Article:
CHEF DANIELLE SAUNDERS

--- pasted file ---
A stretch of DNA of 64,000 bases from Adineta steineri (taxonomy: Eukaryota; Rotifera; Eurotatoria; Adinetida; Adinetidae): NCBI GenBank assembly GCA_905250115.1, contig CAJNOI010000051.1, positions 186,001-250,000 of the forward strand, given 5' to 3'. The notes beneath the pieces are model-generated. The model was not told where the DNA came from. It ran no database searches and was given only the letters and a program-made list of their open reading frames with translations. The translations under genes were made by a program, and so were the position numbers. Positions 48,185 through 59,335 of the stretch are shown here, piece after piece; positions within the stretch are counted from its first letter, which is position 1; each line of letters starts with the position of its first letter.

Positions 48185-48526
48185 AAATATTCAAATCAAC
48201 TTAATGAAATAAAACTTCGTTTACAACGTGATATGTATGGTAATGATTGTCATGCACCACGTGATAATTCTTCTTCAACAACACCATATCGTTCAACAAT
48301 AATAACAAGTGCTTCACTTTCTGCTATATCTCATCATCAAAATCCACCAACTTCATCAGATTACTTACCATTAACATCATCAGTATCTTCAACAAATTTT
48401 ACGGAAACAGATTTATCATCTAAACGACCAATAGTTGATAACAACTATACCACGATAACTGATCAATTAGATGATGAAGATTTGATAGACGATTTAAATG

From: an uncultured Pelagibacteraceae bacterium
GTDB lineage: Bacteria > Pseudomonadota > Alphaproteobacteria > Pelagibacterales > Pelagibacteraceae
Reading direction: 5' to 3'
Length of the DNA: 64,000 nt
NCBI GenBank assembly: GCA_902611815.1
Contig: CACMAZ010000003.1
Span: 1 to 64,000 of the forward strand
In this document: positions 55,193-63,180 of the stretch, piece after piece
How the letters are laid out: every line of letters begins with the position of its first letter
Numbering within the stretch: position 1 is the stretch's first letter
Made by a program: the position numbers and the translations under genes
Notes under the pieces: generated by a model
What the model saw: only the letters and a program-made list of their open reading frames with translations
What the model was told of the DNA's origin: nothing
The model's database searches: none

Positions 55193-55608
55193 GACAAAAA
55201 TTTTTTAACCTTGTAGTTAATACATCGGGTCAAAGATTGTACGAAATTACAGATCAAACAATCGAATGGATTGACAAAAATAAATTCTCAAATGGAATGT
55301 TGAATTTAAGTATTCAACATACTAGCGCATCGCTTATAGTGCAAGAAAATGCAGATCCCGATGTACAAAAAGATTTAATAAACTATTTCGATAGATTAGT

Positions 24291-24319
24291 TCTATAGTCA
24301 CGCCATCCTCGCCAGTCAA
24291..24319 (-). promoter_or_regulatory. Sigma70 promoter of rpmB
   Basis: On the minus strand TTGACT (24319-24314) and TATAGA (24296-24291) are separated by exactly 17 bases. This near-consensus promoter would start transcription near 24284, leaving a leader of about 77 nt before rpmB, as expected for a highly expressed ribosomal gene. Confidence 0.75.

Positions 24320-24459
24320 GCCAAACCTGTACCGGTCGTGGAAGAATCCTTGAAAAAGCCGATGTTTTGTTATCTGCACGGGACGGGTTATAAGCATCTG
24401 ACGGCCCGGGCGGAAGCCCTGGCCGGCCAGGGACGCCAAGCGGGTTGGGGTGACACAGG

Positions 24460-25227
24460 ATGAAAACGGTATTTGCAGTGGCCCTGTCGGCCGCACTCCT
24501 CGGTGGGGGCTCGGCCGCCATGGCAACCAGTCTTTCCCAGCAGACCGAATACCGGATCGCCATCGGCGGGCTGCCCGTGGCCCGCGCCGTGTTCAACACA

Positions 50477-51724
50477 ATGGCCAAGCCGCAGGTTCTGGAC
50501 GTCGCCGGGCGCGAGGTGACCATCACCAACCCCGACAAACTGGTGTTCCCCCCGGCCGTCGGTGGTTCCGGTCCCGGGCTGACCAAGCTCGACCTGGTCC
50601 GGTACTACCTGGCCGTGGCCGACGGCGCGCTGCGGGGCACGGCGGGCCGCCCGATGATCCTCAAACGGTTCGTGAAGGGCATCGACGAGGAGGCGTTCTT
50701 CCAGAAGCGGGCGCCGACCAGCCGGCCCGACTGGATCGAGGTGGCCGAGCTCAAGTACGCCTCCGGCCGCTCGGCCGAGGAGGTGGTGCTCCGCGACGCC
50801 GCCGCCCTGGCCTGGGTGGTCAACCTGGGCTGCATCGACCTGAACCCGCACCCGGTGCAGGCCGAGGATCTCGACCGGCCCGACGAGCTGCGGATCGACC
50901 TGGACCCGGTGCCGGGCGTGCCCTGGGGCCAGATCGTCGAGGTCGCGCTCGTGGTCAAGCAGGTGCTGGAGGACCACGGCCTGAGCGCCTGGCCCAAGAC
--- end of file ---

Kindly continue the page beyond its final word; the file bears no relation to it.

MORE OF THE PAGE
While Chef Danielle Saunders may not have been born with a silver spoon in her mouth, she was raised with a pan in her hand and an everlasting passion for the culinary arts. Danielle’s early experience helping her family prepare Sunday dinner was the landmark for the start of her culinary journey. Upon graduating high school, Danielle entered Norfolk State University in Virginia and majored in Chemistry. After a 2 year stint at Norfolk, she decided to finally pursue her dreams of becoming a chef. In 1997, Danielle enrolled at the New York Restaurant School, where she studied Culinary Arts under Chef Neil Becker (Silver Medalist - 2000 IKA Quadrennial Culinary Competition). After graduation Danielle had the opportunity to work under the tutelage of renowned chef greats including Anne Rosenzweig (Arcadia, Lobster Club) and Michael Lomonaco (Porter House, 21 Club, Windows on the World). Danielle soon after moved on to be the Executive Restaurant Chef at Panevino Ristorante at Avery Fisher Hall in New York City for 3 1/2 years. In 2005, Danielle decided to transition into the private sector of the business and accepted the position of Personal Chef to Media Mogul Sean “Diddy” Combs. As Personal Chef, Danielle traveled across continents sampling various cuisines and cooking in kitchens all around the world.  Following over 2 years with Mr. Combs, Danielle realized that she had opened the doors to a whole new world. As her reputation for being an A-list celebrity chef grew, so did her client roster. Danielle has cooked for the likes of Oprah Winfrey, Jann Wenner, Tom Hanks and Gary Sheffield to name a few. Much like her celebrity clientele, Danielle is no stranger to the media. She made her first television appearance on VH1's “I Want to Work for Diddy 2” in 2009 as a guest chef. Additionally, after seven seasons, Chef Danielle is the first female African American winner of Food Network's hit TV show "Chopped”. In the Fall of 2011, Chef Danielle won “Chopped Champions” and made history again by becoming the first female chef to ever win Food Network's championship chef competition. With such a wide array of international experiences and traditional southern techniques, instilled in her since childhood, Danielle is helping reinvent the distinctive "Soul Fusion" style and interpretation of food. She is currently working on her first cookbook based on her late grandfather's memoirs & original recipes.